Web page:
Heavy Ions for Fusion Making Comeback

February 26, 2022

At a 3-day online Inertial Fusion Energy (IFE) community workshop February 22-24, well over 100 workers and interested parties reviewed the status and prospects for inertial confinement fusion to play a role in the pursuit of fusion as a future commercial energy source. Close to 100 White Papers were submitted and are available online at https://lasers.llnl.gov/nif-workshops/ife-workshop-2022/white-papers

Among the surprises was the comeback of interest in the use of heavy ions. Heavy Ion Fusion (HIF) was once one of the mainline tracks to IFE, centered at the Lawrence Berkeley National Laboratory (LBNL). That effort was supported by the DOE Office of Fusion Energy Sciences (OFES) for many years but was terminated over a decade ago during a time of budgetary stress, and political pressure to focus on "science" as opposed to "energy" as the mission of the U.S. fusion program. A relatively small effort in High Energy Density Science has survived since then.

At the workshop, Thomas Schenkel (LBNL) described the "recent advances in ion accelerator R&D" including "exciting progress" in lower cost pulsed power for induction LINAC components, massively scaled multi-beam RF linacs made by additive manufacturing, and laser-plasma based ion acceleration." He proposed to take advantage of these developments to "develop high power ion accelerator components for a new ion driven fusion power plant blueprint."

Other talks and white papers described the potential of using ion beams as the final additive step to ignite fusion pellets after compressing them by other means. One such approach was described in a white paper by Brian Albright (LANL) et al. and a talk by Todd Ditmire (U. Texas) who described the work of recent startup company Focused Energy, LLC.

The Schenkel et al. White Paper is provided below:

Ion beams and Inertial Fusion Energy

Thomas Schenkel, Jean-Luc Vay, William Waldron, Roger Bangerter, Arun Persaud, Peter Seidl, Qing Ji Accelerator Technology and Applied Physics Division, Lawrence Berkeley National Laboratory, Alex Friedman, Dave Grote, John Barnard, Lawrence Livermore National Laboratory, Igor Kaganovich, Eric Gilson, Princeton Plasma Physics Laboratory, and Amit Lal, Cornell University.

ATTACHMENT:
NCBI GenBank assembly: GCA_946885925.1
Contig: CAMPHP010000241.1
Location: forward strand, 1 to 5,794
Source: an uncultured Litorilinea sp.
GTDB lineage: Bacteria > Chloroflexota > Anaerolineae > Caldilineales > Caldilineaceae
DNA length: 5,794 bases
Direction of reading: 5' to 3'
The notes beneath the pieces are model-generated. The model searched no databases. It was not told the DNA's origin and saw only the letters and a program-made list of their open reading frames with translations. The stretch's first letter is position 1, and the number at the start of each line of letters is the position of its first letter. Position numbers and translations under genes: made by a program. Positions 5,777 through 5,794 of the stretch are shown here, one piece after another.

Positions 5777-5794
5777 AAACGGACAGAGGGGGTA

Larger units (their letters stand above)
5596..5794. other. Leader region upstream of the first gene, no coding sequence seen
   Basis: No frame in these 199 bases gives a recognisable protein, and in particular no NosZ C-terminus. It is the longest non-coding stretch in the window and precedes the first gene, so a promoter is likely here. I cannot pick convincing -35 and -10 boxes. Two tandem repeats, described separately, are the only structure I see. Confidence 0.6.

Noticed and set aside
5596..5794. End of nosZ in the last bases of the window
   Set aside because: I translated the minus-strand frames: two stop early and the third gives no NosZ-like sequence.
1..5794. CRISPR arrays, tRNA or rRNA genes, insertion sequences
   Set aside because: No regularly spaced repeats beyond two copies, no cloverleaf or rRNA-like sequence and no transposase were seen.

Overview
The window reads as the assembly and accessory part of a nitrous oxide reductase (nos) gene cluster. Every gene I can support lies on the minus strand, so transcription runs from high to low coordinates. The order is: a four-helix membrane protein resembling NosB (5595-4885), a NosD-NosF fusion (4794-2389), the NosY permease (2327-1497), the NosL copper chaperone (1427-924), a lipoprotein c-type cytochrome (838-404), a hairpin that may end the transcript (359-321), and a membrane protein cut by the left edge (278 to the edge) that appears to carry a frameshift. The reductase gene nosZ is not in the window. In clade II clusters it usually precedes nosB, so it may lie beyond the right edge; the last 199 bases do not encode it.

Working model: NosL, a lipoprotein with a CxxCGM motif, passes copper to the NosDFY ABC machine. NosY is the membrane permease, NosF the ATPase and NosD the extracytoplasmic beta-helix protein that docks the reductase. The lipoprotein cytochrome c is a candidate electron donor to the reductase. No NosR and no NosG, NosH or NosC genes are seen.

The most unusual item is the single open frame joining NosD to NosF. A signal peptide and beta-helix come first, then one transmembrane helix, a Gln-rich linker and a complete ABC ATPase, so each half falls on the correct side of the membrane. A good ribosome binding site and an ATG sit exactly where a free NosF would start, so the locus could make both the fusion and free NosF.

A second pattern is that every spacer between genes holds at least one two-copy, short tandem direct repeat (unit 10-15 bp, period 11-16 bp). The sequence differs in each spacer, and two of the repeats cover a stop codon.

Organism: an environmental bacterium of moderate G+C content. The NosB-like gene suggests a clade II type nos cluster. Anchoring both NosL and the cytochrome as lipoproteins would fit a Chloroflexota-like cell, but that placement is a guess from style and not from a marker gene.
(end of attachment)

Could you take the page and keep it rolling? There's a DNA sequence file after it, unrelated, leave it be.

Contact: T_Schenkel@LBL.gov

Executive summary

Heavy Ion Fusion (HIF) is a well vetted approach for inertial fusion energy (IFE) [1, 2]. In HIF, fuel compression, heating and ignition is achieved with beams of heavy ions, complementary to laser driven IFE [1, 2]. Proton (or ion) fast ignition is one option to support reliable ignition in laser driven IFE [3]. Over the last decade, (heavy) ion fusion and driver R&D has progressed, but at a slower rate compared to laser driven IFE and pulsed power approaches which have made tremendous progress at NIF and other facilities. Here, we propose a three pronged approach to advancing science and technology of ions for IFE that can lead to the ion driver and fast ignition capabilities needed for economical fusion power.

First, we propose to conduct scaled experiments, including with new high power, high energy heavy ion pulses (>10 kJ, ~100 ns) that are coming online soon to benchmark target and reactor designs with new data at high pressures and target temperatures up to tens of eV [4].

Second, we propose to take advantage of recent developments in modeling and simulation capabilities to find conditions for efficient focusing and beam propagation in a reactor chamber [5, 6].

Third, we propose to leverage recent advancements in ion accelerator R&D. Exciting progress has been made recently including in lower cost pulsed power for induction linac components [7, 8], massively scaled multi-beam RF linacs made by additive manufacturing [9], and laser-plasma based ion acceleration [10]. We propose to leverage these new directions and develop high power ion accelerator components for a new ion driven fusion power plant blueprint.